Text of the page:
The Load part is going to be different for this special (and spatial) data type. We’ll use the old-school way, using readOGR, but there’s a new package called sf that is gaining traction as well. Here’s how readOGR works:

states_rgdal <- readOGR("Downloads/cb_2015_us_state_500k/", layer="cb_2015_us_state_500k")

It looks a little repetitive here, but that first quoted string is the filepath to my folder. I stuck my folder right in my “working directory” (check yours by running getwd() in your Console), but you can store the folder anywhere you want as long as you have the filepath correct. If I was working on my local computer, that filepath might be “/Users/amelia/Documents/cb_2015_us_state_500k” (note that filepaths are different on Windows and Mac)

The second argument to the function is the name of the files themselves. To make my life easier, I always just leave these the same as the name of the folder. Notice there’s no trailing slash here. And, even if I had used the full filepath for the first argument, I’d use the same name for this one.

The sf way

If you’re on, you can use the sf package. It reads in shapefiles differently:

states_sf <- st_read("Downloads/cb_2015_us_state_500k/")

Notice that this looks a lot more like a “flat” dataset, but with a geometry column containing the specification for the polygon shape.


In order to use a shapefile with another datset (like the Gallup data we found), we need to join them together.

The way you do the join depends on what datatype your shapefile is in. If you used rgdal, you have to join on the data “slot” (sort of like a variable, but it can contain a whole dataset!). Just follow this code:


states_rgdal@data <- left_join(states_rgdal@data, GallupAnalytics_Export_20180405_102840, by = c("NAME" = "Geography"))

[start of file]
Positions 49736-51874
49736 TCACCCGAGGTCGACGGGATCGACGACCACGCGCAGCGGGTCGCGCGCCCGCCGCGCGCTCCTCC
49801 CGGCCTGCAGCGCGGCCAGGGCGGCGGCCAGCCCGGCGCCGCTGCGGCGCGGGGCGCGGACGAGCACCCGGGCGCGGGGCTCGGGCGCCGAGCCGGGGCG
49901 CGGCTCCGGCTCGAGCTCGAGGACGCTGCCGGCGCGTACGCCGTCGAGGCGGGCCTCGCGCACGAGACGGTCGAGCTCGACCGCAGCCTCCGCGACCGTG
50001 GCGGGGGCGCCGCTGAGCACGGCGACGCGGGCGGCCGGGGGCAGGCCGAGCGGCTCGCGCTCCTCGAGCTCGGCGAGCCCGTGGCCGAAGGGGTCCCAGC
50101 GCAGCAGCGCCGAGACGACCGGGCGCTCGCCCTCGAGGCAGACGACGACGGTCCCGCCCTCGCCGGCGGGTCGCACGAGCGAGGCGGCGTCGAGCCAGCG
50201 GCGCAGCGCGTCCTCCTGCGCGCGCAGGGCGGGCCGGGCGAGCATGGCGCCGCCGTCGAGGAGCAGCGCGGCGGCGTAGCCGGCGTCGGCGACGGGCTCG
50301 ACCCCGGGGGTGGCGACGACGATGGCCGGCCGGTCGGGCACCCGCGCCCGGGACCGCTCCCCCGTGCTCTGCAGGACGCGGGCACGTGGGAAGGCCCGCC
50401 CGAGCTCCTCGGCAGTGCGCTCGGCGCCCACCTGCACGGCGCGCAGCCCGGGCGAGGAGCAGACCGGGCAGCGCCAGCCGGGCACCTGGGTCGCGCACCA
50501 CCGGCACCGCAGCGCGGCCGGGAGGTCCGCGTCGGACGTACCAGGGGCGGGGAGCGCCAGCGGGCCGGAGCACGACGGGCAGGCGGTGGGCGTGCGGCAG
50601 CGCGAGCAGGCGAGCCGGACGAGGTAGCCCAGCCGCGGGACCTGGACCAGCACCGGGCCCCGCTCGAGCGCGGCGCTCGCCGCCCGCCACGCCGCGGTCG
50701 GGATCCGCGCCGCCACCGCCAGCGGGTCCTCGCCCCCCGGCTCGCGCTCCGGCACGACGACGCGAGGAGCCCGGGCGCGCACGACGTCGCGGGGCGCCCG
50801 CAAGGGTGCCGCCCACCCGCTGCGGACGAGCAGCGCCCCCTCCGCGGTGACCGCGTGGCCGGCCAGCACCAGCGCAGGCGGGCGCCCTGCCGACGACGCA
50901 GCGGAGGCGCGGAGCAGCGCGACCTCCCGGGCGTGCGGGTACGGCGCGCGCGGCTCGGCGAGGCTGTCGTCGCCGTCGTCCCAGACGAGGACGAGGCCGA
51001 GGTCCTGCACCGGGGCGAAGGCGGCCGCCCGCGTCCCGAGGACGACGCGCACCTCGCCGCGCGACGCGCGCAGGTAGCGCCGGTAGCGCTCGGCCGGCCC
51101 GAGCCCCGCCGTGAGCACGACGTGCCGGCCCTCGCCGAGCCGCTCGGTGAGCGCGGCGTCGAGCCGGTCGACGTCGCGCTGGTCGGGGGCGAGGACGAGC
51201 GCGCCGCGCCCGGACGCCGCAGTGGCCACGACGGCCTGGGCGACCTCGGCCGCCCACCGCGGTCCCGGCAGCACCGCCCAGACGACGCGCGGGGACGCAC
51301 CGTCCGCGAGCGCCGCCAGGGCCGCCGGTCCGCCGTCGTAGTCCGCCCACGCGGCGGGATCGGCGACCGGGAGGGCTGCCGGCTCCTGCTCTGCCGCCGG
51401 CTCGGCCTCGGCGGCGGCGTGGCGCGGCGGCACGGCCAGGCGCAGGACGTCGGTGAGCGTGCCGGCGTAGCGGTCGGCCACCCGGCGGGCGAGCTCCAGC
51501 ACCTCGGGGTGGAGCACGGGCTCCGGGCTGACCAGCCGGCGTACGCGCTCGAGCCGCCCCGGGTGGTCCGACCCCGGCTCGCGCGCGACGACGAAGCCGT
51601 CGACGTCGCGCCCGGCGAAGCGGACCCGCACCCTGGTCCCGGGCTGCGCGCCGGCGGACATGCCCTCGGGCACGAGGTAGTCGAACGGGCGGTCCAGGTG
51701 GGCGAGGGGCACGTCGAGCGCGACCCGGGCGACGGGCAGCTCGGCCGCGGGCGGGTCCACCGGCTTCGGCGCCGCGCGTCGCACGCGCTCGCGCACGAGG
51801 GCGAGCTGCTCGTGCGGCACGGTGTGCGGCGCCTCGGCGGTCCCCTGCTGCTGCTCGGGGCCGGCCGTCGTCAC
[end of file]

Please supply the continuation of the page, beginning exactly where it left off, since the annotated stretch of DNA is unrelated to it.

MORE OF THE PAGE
If you used sf, it’s easier:

states_sf <- states_sf %>%
  left_join(happiness, by=c("NAME" = "Geography"))

Base plotting

Now that everything is joined, we can plot! Both datsets have some generic base plotting that works okay for checking that your data is there, but it’s not that pretty.



Leaflet is a Javascript library for interactive maps. A bunch of people worked to make an R package that works with leaflet, but you can use leaflet in many more situations (for example, if you do data visualization in d3.js, it’s easy to integrate with leaflet).

# install.packages("leaflet")

pal <- colorNumeric(
  palette = "Greens",
  domain = states_rgdal$Yes

m <- leaflet(data=states_rgdal) %>%
  addProviderTiles("Stamen.Watercolor") %>%
  setView(lng = -98.35, lat = 39.8, zoom = 03) %>%
  addPolygons(stroke = FALSE, fillOpacity = 0.5, smoothFactor = 0.5, color =~pal(Yes)
  ) %>%
  addLegend("bottomright", pal = pal, values = ~Yes,
    title = "Percent of people reporting happiness",
    opacity = 1
pal <- colorNumeric(
  palette = "Blues",
  domain = states_sf$Yes

leaflet(data=states_sf) %>%
  addProviderTiles("Stamen.Watercolor") %>%
  setView(lng = -98.35, lat = 39.8, zoom = 04) %>%
  addPolygons(stroke = FALSE, fillOpacity = 0.5, smoothFactor = 0.5, color =~pal(Yes)
  ) %>%
  addLegend("bottomright", pal = pal, values = ~Yes,
    title = "Percent of people reporting happiness",
    opacity = 1

Leaflet options

There are tons of things you can change! Lots of information is available on the RStudio page for leaflet.


I recommend checking out ?addProviderTiles in particular. The Stamen Toner map is a very simple, black and white basemap I like.


The colors from RColorBrewer are based on ColorBrewer. You can see all the available palettes by using display.brewer.all().



You can customize your legend– check out ?addLegend to see options. In particular, you might want to adjust the bins.


The easiest way is probably just to “knit” your RMarkdown document. Another option could be

saveWidget(m, file="m.html")